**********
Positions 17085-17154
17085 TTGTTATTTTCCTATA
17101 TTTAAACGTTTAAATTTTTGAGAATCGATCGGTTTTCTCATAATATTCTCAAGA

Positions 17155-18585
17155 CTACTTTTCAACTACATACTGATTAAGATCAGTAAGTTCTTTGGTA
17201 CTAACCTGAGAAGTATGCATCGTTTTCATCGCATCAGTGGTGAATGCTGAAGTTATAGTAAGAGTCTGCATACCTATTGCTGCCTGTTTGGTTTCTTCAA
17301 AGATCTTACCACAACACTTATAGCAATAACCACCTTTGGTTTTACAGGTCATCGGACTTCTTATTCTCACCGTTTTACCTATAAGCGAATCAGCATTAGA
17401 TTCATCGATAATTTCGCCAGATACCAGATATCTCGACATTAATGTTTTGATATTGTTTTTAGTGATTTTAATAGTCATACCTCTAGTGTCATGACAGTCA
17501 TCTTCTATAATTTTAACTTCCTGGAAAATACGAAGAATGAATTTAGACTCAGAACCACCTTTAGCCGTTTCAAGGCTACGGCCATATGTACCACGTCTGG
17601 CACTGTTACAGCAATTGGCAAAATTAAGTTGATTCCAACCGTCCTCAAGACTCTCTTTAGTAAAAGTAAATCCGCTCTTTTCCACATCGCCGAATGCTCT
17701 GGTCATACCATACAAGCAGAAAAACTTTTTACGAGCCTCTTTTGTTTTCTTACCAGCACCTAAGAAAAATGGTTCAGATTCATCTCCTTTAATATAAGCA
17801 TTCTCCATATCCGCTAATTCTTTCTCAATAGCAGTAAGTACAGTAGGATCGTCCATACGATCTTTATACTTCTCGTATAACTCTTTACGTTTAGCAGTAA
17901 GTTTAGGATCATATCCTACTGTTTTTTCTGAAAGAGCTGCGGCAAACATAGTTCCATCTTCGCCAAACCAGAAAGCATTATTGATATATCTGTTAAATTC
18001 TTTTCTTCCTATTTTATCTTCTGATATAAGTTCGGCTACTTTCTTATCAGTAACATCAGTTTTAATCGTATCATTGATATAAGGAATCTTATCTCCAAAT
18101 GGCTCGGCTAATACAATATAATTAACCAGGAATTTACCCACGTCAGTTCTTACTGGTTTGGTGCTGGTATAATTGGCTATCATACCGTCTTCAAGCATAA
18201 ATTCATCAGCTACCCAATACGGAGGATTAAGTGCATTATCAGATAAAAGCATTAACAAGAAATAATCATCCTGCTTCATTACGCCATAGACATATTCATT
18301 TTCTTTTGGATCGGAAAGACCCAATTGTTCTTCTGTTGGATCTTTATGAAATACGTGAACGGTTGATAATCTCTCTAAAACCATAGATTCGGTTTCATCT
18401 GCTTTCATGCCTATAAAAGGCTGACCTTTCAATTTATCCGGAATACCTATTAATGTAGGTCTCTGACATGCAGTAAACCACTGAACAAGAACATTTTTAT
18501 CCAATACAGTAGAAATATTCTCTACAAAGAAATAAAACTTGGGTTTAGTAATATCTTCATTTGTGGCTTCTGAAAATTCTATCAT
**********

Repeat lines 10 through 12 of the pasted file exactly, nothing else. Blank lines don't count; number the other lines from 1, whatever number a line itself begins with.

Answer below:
17601 CACTGTTACAGCAATTGGCAAAATTAAGTTGATTCCAACCGTCCTCAAGACTCTCTTTAGTAAAAGTAAATCCGCTCTTTTCCACATCGCCGAATGCTCT
17701 GGTCATACCATACAAGCAGAAAAACTTTTTACGAGCCTCTTTTGTTTTCTTACCAGCACCTAAGAAAAATGGTTCAGATTCATCTCCTTTAATATAAGCA
17801 TTCTCCATATCCGCTAATTCTTTCTCAATAGCAGTAAGTACAGTAGGATCGTCCATACGATCTTTATACTTCTCGTATAACTCTTTACGTTTAGCAGTAA